Happily, there are people who are masters of the art of writing all by themselves. Such a one is Brigid Brophy, whose book, The King of the Rainy Country, we are reading for book group today. It was written in the late 1950s with spare dialogue and description but so beautifully rendered that one is immediately transported to bohemian London and sun-drenched Italy.
We have just had our book group and The King of A Rainy Country was universally acknowledged as a very good read. I actually consider it a great read. Next month it is Zuleika Dobson by Max Beerbohm.
We also shook our heads in despair at the forthcoming day’s events but cheered ourselves up with thoughts of books, films and kittens.
Happy New Year!
I have to say I was pretty exhausted when the door finally closed on Christmas Eve, but invigorated by fresh sea air and the Christmas miracle of kittens, I was soon sparkling like a shooting star across the festive galaxy… New Year saw me in a midnight blue strapless gown and all agreed the shoulders were very Grace Kelly right out of To Catch a Thief.
2016 wasn’t a great year by any means – too many losses, too many of the wrong gains – but I have been going back over my reading history of the year and have to say it was quite a good one. So, before we more forward, forget all the prizes and newspaper round-ups: these are the best reads of 2016.
(As I read a lot of older books, I like to make 2 lists: one of books published before 2016 but which I have read that year for the first time; one comprised of books published that year; then I combine the two and come up with the ultimate top ten). It will make sense when you see it!
Top Ten books published before 2016 (no particular order)
Bastard out of Carolina – Dorothy Allison
Seize the Day – Saul Bellow
Paradise Postponed – John Mortimer
The Case of Mr Crump – Ludwig Lewisohn
Beside the Fireplace – Alice Thomas Ellis
Delta Wedding – Eudora Welty
Bond Street – Norman Collins
Judgement in Stone – Ruth Rendell
Bad Behaviour – Mary Gaitiss
The Golden Age – Joan London
Top Ten published 2016
Human Acts – Han Kang
Thus Bad Begins – Javier Marias
The Abundance – annie Dillard
Do Not Say We Have Nothing – Madeleine Thien
Lockwood and the Creeping Shadow – Jonathan Stroud
A Gentleman in Moscow – Amor Towles (not strictly speaking published until 2017 but…)
Golden Hill – Francis Spufford
The Evenings – Gerard Reve
Some Rain Must Fall – Karl Ove Knausgaard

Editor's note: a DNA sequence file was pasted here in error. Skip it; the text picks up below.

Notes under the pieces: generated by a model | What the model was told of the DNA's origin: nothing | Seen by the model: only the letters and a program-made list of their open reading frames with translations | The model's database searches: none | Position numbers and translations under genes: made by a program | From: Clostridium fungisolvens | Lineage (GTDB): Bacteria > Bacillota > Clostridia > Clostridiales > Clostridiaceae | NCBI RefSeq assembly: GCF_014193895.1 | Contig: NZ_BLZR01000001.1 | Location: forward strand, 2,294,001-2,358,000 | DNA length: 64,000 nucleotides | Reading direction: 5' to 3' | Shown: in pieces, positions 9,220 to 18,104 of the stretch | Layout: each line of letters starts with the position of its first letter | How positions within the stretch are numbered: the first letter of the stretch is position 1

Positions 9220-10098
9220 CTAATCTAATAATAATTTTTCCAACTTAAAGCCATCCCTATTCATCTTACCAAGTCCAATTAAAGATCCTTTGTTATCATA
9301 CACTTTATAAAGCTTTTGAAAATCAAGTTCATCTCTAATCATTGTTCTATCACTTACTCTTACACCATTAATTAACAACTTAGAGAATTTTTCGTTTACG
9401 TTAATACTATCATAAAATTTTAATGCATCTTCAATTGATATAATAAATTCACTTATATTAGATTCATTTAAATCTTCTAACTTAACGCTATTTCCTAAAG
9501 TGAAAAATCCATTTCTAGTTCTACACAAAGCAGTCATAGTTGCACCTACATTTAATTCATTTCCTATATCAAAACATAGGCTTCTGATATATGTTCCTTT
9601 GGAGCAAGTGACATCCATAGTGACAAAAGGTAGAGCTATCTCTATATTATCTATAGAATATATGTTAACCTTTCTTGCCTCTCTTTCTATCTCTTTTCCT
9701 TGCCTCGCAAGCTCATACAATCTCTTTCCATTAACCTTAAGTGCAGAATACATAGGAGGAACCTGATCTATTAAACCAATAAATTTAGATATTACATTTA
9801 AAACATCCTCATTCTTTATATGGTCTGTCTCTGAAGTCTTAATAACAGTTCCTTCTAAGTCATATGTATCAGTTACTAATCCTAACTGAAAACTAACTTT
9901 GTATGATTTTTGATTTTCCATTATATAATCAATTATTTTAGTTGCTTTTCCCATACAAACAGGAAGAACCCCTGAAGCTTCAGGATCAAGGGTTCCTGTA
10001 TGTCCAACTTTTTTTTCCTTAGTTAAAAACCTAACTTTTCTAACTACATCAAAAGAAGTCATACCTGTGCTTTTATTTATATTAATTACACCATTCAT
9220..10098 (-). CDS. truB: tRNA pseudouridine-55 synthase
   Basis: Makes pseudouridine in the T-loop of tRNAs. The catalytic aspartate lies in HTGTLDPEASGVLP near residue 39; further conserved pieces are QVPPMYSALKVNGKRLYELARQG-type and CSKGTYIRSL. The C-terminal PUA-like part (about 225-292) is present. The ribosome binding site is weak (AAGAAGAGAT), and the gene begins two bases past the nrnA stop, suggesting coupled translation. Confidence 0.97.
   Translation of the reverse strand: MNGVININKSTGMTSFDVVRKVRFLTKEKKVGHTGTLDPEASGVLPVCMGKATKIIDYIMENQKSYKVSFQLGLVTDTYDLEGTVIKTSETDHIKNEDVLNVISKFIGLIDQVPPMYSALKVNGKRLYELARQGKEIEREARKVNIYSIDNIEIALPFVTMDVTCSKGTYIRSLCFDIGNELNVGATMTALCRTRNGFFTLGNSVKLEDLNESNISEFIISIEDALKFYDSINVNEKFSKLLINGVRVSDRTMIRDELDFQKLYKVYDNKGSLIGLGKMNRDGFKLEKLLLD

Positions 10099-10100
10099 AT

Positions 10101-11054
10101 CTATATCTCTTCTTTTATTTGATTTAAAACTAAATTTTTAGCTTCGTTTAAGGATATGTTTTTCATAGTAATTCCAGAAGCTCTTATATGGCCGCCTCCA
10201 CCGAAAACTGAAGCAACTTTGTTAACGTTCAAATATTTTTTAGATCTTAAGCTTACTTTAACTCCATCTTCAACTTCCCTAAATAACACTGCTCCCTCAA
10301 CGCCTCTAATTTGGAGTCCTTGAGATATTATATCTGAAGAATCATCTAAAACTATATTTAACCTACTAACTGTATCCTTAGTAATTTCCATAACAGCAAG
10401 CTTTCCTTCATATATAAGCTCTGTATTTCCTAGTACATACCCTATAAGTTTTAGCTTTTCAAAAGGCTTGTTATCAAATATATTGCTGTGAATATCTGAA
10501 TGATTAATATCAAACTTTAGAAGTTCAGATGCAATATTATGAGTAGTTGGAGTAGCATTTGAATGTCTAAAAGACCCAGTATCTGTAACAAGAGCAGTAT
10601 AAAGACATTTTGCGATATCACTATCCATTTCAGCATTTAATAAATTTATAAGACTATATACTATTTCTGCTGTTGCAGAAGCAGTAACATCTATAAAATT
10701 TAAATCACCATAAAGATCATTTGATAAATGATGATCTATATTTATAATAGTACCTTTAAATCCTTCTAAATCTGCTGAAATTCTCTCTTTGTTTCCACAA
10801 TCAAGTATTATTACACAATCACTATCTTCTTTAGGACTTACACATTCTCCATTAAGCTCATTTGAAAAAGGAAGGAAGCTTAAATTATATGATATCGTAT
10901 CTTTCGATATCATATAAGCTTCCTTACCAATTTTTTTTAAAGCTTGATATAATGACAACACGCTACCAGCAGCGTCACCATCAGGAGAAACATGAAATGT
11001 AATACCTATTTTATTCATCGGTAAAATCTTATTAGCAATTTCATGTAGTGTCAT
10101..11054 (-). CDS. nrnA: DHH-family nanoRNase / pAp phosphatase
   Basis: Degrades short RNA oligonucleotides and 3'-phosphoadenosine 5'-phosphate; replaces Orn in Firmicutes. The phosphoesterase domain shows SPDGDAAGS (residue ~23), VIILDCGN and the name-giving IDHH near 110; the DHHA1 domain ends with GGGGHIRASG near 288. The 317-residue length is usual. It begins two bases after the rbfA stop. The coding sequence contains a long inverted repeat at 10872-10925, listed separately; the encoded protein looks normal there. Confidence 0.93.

Autumn – Ali Smith
Overall Top Ten – if I was unsure, I went for the books that I would happily read again
Thus Bad Begins
A Gentleman in Moscow
Beside the Fireplace
The Case of Mr Crump
Seize the Day
Lockwood and the Creeping Shadow
But already moving on and looking forward to delectable reads in 2017…
Sadly, for my avid followers, this will be my last missive until next year. Frankly, from now on my life is just too taken up with seasonal celebrations to write a shopping list let alone something as thoughtful and erudite as this column… However, I have been thinking of my colleagues who just don’t live the party lifestyle: they will have time to read this Christmas and I have been thinking what I would give them were I so inclined; I’m not but, as they say, it’s the thought that counts.
So, here are my recommendations for my professional nearest and dearest…
For S, who I know loves nothing better than to snuggle down under the duvet with a thrilling crime novel, I would suggest Missing, Presumed by Susie Steiner which I am currently reading. It is well written and plotted but also has believable and sympathetic characters and doesn’t drown the reader with endless back stories. It is also surprisingly, for a crime novel, rather witty and I had to get off the train just as I have reached the denouement and cannot wait to get back on again.
For F, I would suggest The Snow Ball by the wonderful Brigid Brophy. Unfortunately it is not easily available but I know she would love it if she could get hold of it. Firstly, it is very short which is F’s preference, secondly it is about Mozart, sex and death… It all takes place over one evening – that of a New Year’s Costume Ball and is just wonderful.